Given the current pandemic situation, cybercriminals are implementing creative social engineering methods for accessing enterprise networks, systems and passwords through vulnerable personal devices or insecure endpoints of the remote workforce.
As the world struggles to contain the current coronavirus onslaught, cybercriminals are implementing creative social engineering methods for accessing networks, systems, and passwords. Capitalizing on the fear and uncertainty of the situation, cybercriminals are exploiting a human weakness to tempt users into conducting insecure online behavior, leading to detrimental consequences in the present scenario. Cybercriminals are seen to be posing as the WHO or CDC to send fraudulent emails, asking for bitcoin donations, or sending attachments with malware to gain access to a user’s system. Most of these attacks are conducted through email ‘phishing’ campaigns, wherein cybercriminals use coronavirus as the bait, and in the guise of providing information they lure the recipient to open attachments with malware. As enterprises are encouraging more and more employees to work from home, it is imperative for them to protect their systems for business continuity. In fact, as per a CNBC flash survey, more than one-third (36 percent) of executives on the CNBC Technology Executive Council stated that cyberthreats have increased, as a majority of their employees work-from-home due to the present pandemic crisis.
Some of the major security challenges that enterprises are facing in the rush to ensure business continuity are discussed below:
Challenge #1: Securing sensitive data.
COVID-19 pandemic has forced businesses to close their offices and send their employees to work-from-home. With that, the large number of employees connecting to VPN has put additional stress on the corporate IT infrastructure. This is especially an area of concern for companies that require employees to use their own personal devices to access enterprise networks and IT systems. Since the employee’s personal device may not have the same security controls that are typically found in company-issued assets, one wrong click could provide malicious actor access to the company’s internal systems and databases. Without data leak prevention controls, remote workers can transfer sensitive data from secure enterprise servers to their vulnerable personal devices or personal cloud accounts, which are more susceptible to cyberattacks. If the employees do not use strong passwords, updated antivirus software or encryption software, on their personal devices, the propensity of enterprise data being hacked by cybercriminals increases manifold.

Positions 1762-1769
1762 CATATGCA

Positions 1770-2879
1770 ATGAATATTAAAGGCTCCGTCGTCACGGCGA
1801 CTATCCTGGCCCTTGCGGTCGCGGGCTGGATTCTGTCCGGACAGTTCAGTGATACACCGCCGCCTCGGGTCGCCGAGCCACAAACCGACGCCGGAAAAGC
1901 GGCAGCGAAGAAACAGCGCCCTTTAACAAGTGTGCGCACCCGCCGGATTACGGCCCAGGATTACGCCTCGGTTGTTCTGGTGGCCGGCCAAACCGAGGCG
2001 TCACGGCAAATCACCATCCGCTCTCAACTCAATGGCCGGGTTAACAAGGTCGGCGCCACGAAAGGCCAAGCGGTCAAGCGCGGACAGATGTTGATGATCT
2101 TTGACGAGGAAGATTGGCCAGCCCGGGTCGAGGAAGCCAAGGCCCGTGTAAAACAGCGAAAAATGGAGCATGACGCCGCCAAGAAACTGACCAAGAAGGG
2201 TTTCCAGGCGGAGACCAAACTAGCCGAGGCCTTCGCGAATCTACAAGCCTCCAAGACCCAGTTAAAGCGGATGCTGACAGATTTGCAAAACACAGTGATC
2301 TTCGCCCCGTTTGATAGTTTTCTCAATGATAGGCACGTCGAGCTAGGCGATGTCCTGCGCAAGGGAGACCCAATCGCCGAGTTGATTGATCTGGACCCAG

Challenge #2: Securing remote access and communication services.
Remote access services like Virtual Private Networks (VPNs) and Remote Desktop Protocol (RDP) are increasingly being used by remote workers, which could also become targets of people with malicious intent. In fact, RDP has become a common entry point for hackers to steal sensitive data from enterprise devices and networks. The vulnerability is further escalated due to usage of out-of-date RDP versions, without the latest security patches. While VPN connections are considered to be more secure, such networks could also be hacked in case of an employee being a high-value target, such as an admin or C-Suite employee.
Employees are also relying on online communication services such as Skype, Microsoft Teams and Zoom to connect with colleagues and customers. In a recent incident, Zoom was found to be vulnerable to remote attacks with the hackers stealing user credentials to gain access to Zoom meetings. Such vulnerable interfaces may pose potential cyber threats to enterprise networks.
Challenge #3: Maintaining enterprise resilience:
COVID-19 has disrupted business operations for companies without a proper business continuity plan. The quick change of events forced enterprises to have their entire employee base to work-from-home, without a thorough assessment and impact analysis to identify critical business functions. This is additional stress on business operations, especially for enterprises wherein IT security is not the main revenue-generating function. Additionally, without proper IT security and awareness training, a social engineering attack could expose the organization’s resources to ransomware attacks, resulting in complete business disruption. Without incident response planning, the enterprise will not know how to respond to such attacks and bring back critical business operations.